Does your utility have a formal customer service policy? If you do, how recently have you reviewed it? Not just read through it, but reviewed it with an eye for revisions that reflect updated policies and procedures?

A formal customer service policy outlines the rights and responsibilities of both your utility and your customers. It describes what is expected of your customers and what actions you will take if they don’t comply. It should also define what your customer’s remedies are if they are billed incorrectly or treated unfairly.

If you don’t have a formal, published customer service policy, you have no way of insuring that all customers are treated fairly. Your customers, in turn, have no way of knowing what to expect from your utility.

Let’s look at a few key elements of an effective customer service policy…

Application for service requirements

When applying for service, do you require new customers to present photo identification or a lease agreement? If so, this should be stated in your customer service policy.

Will you activate service for a new customer the same day if the application is made before a certain time? Or will the customer have to wait until the next day to be turned on? Is there a fee for same day service?

Answers to these questions regarding initiating service should be listed clearly in your customer service policy.

Security deposit policies

Likewise, security deposit policies should be clearly defined. This is especially important if you don’t require the same deposit amount from every customer. For example, if you offer variable deposits based on a customer’s credit rating this should be clearly defined in your policy.

Policies regarding refunding deposits should also be included. Do you refund deposits after two years of good payment history? Or do you hold all deposits until the account is closed? Either way, your customers should be able to find this information in your policy.

Fee schedule

Similarly, your fee schedule should be clearly defined in your customer service policy. Customers should have no doubt how much you will charge if they bounce a check or are cut off for non-payment.

If you revise your fee schedule regularly, your customer service policy should be updated at the same time to reflect the revised fees.

Payment options

While it isn’t necessarily important to list all the different ways customers can pay their bills, many customer service policies include these. What is important, however, is to describe any expectations of your customers if they choose a particular payment option.

For example, if, after a certain number of returned checks in a specified period of time, you will no longer accept checks from a customer, this should be clearly noted in your policy.

Likewise, if you charge a convenience fee for certain types of credit card payments or require good payment history to sign up for bank drafts, these should also be included.

Delinquency and cut-off policies

One of the most important topics to be addressed in a customer service policy is your delinquency and cut-off policy.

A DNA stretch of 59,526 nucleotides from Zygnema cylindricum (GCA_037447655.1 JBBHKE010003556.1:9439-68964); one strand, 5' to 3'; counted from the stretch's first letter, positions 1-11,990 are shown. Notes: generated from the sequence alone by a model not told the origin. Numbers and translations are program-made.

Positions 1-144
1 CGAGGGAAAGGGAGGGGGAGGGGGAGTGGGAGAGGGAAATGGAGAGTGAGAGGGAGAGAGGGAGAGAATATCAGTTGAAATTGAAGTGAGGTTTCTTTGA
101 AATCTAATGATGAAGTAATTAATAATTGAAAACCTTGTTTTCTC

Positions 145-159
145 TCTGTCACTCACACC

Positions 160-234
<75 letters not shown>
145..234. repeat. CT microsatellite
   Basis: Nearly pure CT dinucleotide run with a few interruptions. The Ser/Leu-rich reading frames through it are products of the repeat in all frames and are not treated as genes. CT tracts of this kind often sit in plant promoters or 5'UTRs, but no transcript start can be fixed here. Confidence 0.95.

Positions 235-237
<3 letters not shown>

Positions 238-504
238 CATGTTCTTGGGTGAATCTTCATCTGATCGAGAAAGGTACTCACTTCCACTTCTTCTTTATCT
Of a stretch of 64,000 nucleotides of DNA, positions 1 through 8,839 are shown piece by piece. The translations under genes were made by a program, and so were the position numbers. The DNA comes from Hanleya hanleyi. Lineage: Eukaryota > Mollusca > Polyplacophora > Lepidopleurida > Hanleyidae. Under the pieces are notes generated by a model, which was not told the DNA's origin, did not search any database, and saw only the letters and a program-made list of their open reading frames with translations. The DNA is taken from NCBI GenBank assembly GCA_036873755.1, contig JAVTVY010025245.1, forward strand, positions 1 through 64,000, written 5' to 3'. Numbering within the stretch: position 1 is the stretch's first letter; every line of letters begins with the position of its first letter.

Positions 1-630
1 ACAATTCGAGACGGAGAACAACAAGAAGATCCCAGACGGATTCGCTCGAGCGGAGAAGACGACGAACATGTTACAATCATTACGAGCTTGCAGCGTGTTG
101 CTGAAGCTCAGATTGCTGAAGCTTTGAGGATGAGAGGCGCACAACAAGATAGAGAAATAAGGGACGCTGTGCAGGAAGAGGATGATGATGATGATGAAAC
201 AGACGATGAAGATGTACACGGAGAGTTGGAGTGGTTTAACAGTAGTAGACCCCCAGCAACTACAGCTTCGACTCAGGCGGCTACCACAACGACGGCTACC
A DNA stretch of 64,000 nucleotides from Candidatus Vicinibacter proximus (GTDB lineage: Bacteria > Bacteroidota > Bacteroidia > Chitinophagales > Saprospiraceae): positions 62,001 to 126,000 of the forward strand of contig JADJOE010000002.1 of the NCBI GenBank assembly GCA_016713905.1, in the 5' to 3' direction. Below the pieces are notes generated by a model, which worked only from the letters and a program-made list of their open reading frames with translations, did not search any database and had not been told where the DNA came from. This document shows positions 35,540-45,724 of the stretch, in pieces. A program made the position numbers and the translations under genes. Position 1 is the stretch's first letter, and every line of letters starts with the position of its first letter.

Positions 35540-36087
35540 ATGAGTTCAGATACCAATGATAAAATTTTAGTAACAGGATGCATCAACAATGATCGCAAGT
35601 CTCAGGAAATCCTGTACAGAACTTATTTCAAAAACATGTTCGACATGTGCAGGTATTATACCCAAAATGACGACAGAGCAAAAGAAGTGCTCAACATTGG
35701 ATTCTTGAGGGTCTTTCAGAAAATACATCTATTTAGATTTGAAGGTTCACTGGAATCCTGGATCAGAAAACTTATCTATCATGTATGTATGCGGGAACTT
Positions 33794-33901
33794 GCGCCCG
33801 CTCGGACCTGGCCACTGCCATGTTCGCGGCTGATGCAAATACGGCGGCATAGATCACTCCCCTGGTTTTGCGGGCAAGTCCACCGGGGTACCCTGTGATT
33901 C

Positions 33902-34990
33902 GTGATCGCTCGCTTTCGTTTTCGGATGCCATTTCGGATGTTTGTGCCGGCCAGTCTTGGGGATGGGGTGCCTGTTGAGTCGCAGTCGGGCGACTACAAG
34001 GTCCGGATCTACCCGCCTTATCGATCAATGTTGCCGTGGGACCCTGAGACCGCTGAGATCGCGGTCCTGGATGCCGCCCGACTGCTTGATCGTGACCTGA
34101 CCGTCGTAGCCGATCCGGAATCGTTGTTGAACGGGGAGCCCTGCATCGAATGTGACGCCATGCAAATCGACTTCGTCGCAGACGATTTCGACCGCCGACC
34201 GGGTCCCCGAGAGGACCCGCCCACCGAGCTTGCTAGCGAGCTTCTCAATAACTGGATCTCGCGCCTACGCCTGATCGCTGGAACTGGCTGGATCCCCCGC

How many days from the date of the bill does your customer have to pay before a late payment penalty is applied? How many days after that do you disconnect for non-payment? Will they receive a second notice? How much is the reconnect fee if an account is cut off for non-payment? Is this fee assessed to all accounts or only to accounts that are cut off? Will you make payment arrangements to allow customers to continue to receive service while paying off large bills?

The answers to all these questions should be clearly answered in your customer service policy.

Adjustment policies

If you offer leak adjustments for water leaks, the terms of such adjustments should be stated in your customer service policy. Likewise, if you offer summer sewer adjustments, these should also be addressed.

What if a customer is underbilled due to an error on your part? How far back will bill them and over how many months do they have to pay the difference. On the other hand, if a customer is overbilled, what will you do to correct the overbilling?

Again, the answer to all these questions should be addressed in your customer service policy.

Make your customer service policy available

In an effort to be customer friendly, I encourage you to make your customer service policy available to all customers, especially new customers.

Provide a copy to all new customers as part of a new customer packet. If it is a lengthy document, consider publishing a pamphlet with a synopsis of the key elements and give this to new customers.

And, of course, post it on your website, preferably as a downloadable link so your customers can print the full document if they so desire.

Do you have a formal customer service policy?

Does your utility have a formal customer service policy? Is it up-to-date? Please take a minute to respond to this quick survey on my Facebook page.

Is it time to review your customer service policy?

Is it time to review your customer service policy (or to develop one if you don’t have one)?

If so, please contact me by calling 919-232-2320 or e-mailing me at gsanders@logicssolutions.com to see how I can assist you.

© 2012 Gary Sanders